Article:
In recent years, cybersecurity has taken center stage as a great threat to the overall tech infrastructure. From banking to private emails, cyber threats are finding their way into practically every industry in every part of the globe, including the healthcare industry. In fact, in the fall of 2018, healthcare organizations were targets for email fraud attacks 473 percent more often than in the first part of 2017.
Email security defenses in the healthcare industry aren’t keeping up with other industries, painting a grim picture of what hospitals and primary care physicians, for example, are up against. While hearing about phishing scams and sensitive information being held captive is alarming, there are still steps that can be taken to boost healthcare cybersecurity.
The healthcare sector’s email defenses aren’t as strong as compared to other industries, according to research from Mimecast. More than 16 percent of 2.2 million inspected emails were seen as false negatives, meaning that they were spam or they contained malware or malicious content that somehow still got through email filters and firewalls. Compare this to other industries which saw about 12 percent false negatives and you can see the issue at hand.
Cyber impersonation attacks, like wire transfers or social engineering attempts, are also proving to be problems for the healthcare industry as a whole. About one in 350 emails are impersonations, making it 10 times more likely than other sectors.
Planning for Safety
The average healthcare organization is smaller in size, which means it may not be able to invest in the right level of IT security to keep its networks safe. Smaller IT budgets can lead to vulnerabilities within the overall safety of sensitive information, such as finances and health records of patients.
Healthcare organizations need to make sure they are employing a multilevel approach to IT security to keep their clients and information safe. Healthcare cybersecurity providers, such as Highland Risk, offer specialized healthcare cybersecurity to keep organizations safe from major risks and provide what’s needed to protect a company after an infiltration of any size.
Healthcare organizations need to make sure they are putting a focus on general security controls, like keeping sensitive data in fewer places and not spreading it out throughout multiple networks or devices. Also, anti-phishing tools should be used and made sure that they’ve been evaluated within the last year as technical approaches to phishing and email scams have only become more sophisticated.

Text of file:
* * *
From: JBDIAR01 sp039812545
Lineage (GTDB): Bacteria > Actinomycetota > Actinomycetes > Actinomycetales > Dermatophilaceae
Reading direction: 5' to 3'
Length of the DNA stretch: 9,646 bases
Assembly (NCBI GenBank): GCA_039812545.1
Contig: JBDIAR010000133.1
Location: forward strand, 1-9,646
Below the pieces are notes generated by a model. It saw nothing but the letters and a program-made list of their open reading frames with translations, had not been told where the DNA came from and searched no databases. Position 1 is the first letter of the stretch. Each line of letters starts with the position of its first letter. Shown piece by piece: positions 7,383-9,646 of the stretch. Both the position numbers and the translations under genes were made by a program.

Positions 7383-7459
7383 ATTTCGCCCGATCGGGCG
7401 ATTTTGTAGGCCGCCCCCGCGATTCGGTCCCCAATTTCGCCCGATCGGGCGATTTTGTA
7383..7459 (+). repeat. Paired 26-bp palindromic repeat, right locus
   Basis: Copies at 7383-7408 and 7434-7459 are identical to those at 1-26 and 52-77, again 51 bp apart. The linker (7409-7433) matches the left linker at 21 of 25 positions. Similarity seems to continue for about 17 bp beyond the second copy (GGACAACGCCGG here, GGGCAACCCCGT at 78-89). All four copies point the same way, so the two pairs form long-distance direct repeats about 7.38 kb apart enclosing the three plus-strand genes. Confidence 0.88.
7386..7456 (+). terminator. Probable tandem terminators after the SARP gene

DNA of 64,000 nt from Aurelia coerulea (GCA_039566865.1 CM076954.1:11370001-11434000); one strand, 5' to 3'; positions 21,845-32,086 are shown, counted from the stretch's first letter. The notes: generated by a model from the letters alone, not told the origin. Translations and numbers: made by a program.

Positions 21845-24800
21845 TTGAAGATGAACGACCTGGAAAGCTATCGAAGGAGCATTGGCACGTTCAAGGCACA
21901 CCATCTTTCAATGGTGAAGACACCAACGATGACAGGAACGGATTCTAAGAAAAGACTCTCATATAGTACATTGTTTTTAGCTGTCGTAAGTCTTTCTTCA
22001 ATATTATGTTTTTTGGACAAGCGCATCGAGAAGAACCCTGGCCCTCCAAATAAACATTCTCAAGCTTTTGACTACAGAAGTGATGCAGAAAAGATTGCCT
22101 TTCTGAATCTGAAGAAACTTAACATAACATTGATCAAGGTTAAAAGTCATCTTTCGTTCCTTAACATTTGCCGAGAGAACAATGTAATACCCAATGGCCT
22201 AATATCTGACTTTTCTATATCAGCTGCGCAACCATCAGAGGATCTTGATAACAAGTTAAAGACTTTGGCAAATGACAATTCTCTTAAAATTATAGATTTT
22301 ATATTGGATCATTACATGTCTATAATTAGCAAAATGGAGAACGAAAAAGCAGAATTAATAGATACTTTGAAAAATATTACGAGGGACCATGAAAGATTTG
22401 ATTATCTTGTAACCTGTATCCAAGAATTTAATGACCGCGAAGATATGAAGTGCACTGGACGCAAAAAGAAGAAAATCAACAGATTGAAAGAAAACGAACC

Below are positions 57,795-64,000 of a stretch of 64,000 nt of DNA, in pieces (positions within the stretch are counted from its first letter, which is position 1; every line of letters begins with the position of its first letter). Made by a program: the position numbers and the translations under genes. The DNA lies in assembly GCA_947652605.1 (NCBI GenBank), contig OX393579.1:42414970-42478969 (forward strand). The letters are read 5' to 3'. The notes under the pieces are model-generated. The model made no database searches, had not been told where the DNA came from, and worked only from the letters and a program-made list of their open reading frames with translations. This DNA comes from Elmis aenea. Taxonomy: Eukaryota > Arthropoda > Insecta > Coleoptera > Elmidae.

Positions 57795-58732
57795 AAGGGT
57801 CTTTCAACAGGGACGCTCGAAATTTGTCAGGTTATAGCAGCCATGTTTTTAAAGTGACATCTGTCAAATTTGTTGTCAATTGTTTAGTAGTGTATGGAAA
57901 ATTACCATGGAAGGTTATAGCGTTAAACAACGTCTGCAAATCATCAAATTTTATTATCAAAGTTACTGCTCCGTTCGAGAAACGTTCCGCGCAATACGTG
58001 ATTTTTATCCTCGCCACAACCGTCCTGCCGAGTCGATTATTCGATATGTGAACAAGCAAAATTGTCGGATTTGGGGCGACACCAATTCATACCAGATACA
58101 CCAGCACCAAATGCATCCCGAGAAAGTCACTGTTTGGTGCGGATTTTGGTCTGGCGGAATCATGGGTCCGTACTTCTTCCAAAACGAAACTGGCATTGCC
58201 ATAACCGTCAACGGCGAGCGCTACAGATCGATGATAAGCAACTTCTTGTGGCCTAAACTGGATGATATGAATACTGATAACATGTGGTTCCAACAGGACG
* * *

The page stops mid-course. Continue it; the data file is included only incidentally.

Training and Education
Another component that lends a hand to overall healthcare cybersecurity revolves around proper education and training. Employees should be able to look out for things like impersonation emails and know how to handle them so losses are and risks are kept to a minimum.
If a hacker attempts to manipulate employees into wire transferring funds or provide them with healthcare information, there needs to be accountability or another point of validation, such as an existing banking relationship.
IT security in the industry is developing faster and faster, but being aware of the risks and where the industry stands right now compared to others are helping to shed new light on what needs to be done in order to get ahead of liabilities and keep patients and organizations safe.
About Highland Risk Services
At Highland Risk, we use our expertise and experience to provide insurance information and programs to those who serve long-term care and senior living facilities. Since 2007, we’ve been offering insurance and risk management plans designed to help our agents give their clients the ability to achieve continued growth while simultaneously protecting against loss, containing costs and increasing profitability. With offices to serve you in Chicago, Illinois and Phoenix, Arizona, we do everything we can to make your experience with us as professional and transparent as possible. To learn more, contact us at (877) 890-9301.